After Beak finish, we retreat to the Beach Bar to watch the last of the wedding preparations and drink a $10 bucket of something called Beach Bar Cruzan Rum Punch. As we slurp from the bucket like a buck's party in Thailand, none other than Michael Gira walks in, clad from head to toe in black, wearing a cowboy hat and wielding the biggest cigar TheVine has ever seen. He surveys proceedings briefly and then heads to the bar. It's probably safe to assume that he will not be ordering a Beach Bar Cruzan Rum Punch.
We don't stick around long enough to find out, mind, because in the convention centre's other venue — a gorgeous little 1,600-seat theater called the Paramount — Silver Qluster are starting. This is a genuinely once-in-a-lifetime event, because Silver Qluster comprise Simeon of Silver Apples and Hans-Joachim Roedelius, once of Cluster and Harmonia. On paper, clearly, it sounds amazing. In reality, as with any dream collaboration, it could go either way. But happily, after a shaky start where the duo seem to be falling into the experimental music trap of playing two entirely different parts and seeing what happens, they lock into what they're doing and the magic starts happening, with Simeon providing rhythmic underpinning to Roedelius' atmospheric keyboard excursions.
Honestly, it's hard to overstate how exciting it is to see two men who've contributed so much to the world of electronic music on stage in 2011, let alone on stage together. Simeon recorded Silver Apples in 1968 on a home-built synthesizer — and now here he is, 43 years later, right here in front of us, up on stage with a laptop and a MIDI controller, looking just as comfortable as someone a quarter his age. He grins happily throughout the set, while Roedelius maintains Teutonic sternness, concentrating intently on a big Nord synth and what looks like a little improvised sampler. The music that results is both hypnotic and surprisingly, well, groovy — and definitely better than we'd dared hope for. After the duo finish, they're met with a standing ovation, and look genuinely chuffed.
Afterward, with The Horrors still sound-checking, TheVine decides it's time to head over to see how Oneida's eight-hour marathon is progressing. There's word that Geoff Barrow is sitting in, although as it transpires, he's gone by the time we arrive. Instead, it's James McNew of Yo La Tengo who's guesting. It's not every day you get to see a band play an eight-hour set of crazily loud avant-garde drone music in a bowling alley — especially one that looks like it hasn't changed since the 1950s — and it's a sight to behold. The generally surreal air to the scene is heightened by the fact that the lanes are still active and people are bowling right next to the band. The bar staff look less than enraptured, bless them.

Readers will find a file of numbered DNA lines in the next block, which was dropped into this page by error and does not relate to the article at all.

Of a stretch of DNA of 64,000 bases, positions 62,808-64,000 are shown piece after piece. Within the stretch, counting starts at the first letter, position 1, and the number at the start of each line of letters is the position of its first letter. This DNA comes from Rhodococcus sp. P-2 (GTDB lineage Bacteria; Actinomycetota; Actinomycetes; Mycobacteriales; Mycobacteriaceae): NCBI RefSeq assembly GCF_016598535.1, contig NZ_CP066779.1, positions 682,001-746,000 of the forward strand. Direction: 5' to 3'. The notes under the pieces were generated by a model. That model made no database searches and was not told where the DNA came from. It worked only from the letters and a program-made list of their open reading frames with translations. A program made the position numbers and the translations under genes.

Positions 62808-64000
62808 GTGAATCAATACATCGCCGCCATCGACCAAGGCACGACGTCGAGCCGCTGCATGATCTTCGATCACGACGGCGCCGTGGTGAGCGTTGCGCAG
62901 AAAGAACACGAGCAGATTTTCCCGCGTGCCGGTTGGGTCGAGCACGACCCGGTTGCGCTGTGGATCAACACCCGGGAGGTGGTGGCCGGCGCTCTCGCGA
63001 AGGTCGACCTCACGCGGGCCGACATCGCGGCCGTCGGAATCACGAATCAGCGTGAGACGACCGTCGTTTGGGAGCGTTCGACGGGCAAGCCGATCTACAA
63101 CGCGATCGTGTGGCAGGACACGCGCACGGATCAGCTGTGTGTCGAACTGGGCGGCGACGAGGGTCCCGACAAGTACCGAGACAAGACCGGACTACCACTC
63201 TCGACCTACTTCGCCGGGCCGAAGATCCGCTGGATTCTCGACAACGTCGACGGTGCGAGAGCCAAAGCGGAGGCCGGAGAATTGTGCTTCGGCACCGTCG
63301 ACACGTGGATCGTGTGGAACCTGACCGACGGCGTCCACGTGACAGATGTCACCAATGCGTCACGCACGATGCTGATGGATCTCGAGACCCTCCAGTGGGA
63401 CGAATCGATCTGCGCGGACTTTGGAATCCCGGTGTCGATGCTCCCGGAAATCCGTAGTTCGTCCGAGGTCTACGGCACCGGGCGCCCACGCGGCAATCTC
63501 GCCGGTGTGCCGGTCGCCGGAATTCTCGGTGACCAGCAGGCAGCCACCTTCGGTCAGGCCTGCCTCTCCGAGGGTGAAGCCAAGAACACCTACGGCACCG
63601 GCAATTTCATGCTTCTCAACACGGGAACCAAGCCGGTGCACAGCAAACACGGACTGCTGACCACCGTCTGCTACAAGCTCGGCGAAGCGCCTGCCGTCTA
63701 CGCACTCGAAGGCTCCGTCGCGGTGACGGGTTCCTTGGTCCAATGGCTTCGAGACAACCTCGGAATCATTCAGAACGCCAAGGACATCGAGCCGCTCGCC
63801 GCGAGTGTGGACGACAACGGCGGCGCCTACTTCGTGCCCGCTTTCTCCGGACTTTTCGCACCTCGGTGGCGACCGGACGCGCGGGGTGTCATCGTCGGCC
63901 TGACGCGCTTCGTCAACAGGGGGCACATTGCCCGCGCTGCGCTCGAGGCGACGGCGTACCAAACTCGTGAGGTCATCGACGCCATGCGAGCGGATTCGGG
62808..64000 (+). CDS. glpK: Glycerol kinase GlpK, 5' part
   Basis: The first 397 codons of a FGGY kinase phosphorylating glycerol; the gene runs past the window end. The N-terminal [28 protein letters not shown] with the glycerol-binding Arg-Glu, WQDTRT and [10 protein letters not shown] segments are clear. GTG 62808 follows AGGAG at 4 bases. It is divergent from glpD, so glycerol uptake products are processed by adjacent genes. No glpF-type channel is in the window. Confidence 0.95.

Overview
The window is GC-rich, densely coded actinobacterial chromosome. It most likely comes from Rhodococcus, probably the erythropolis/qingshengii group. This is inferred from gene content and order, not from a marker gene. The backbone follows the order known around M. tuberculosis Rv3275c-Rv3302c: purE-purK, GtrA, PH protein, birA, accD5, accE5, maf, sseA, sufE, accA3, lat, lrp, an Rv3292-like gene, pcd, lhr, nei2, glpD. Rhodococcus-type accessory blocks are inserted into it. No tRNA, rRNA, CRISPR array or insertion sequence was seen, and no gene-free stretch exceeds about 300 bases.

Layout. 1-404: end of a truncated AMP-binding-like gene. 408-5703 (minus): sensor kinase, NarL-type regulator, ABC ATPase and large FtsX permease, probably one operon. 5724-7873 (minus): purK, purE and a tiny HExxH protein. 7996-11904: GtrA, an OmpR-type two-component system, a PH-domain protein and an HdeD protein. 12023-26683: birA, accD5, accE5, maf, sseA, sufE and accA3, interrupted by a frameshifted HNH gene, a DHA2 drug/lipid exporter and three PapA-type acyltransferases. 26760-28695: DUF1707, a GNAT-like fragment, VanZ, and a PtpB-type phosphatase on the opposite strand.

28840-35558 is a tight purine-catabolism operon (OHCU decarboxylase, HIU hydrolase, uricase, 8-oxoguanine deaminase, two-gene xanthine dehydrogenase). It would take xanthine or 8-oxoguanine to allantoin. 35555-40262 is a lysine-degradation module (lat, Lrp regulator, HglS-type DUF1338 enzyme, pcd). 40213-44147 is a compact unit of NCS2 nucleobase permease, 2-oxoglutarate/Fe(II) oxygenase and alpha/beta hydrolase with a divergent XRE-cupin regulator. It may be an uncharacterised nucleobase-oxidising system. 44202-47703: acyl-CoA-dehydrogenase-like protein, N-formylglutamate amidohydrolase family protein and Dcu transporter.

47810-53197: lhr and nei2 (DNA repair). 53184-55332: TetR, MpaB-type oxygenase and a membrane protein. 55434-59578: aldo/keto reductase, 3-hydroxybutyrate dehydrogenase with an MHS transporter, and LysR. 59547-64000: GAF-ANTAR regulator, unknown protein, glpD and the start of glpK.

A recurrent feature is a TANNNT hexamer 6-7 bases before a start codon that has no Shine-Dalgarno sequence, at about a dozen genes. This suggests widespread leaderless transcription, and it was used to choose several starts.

We stick around for a half hour or so, and then mosey on back to the main stage, hoping to catch the second half of The Horrors' set. In the event, it turns out that we haven't missed much at all — the band have been proving their credentials as proper rock stars by sound-checking for bloody ages, meaning that they're late on stage (something that'll have implication as the day goes on, as we'll see). They're definitely the odd ones out on this bill, especially since their live sound seems to have fully embraced the '80s influences that pervaded their most recent album Skying — Joe Spurgeon's drums, in particular, sound terrifyingly like Phil Collins circa 1987. They're great performers, sure — and Farris Badwan has clearly studied all Joey Ramone's moves — but it's not until the epic version of "Moving Futher Away" that closes their set that they really win over the crowd. Excellent band, but perhaps not quite the right setting.
If there's any really bad news from the weekend, however, it's this: Battles really aren't the same without Tyondai Braxton. Sure, John Stanier is still a remarkable drummer, and sure, Ian Williams and Dave Konopka are also great musicians — but without Braxton, they're shorn of both a vocalist and a focus. And using pre-recorded vocals to replace him… well, it's not the answer. We stay for a few songs and then decide that gourmet hot dogs look like a better option. Sadly, the combination of a lengthy queue and staff members who appear more interested in drinking beer than producing gourmet hot dogs mean that we miss the re-emergence of reunited Bristol post punk quartet The Pop Group from 30 years of inactivity, which by all accounts is a most unfortunate oversight — they've just finished their set as we dash back to the Paramount. Curses.
(Continued next page: with Oneida, Swans, Ultramagnetic MCs, Portishead and more)
Join the conversation below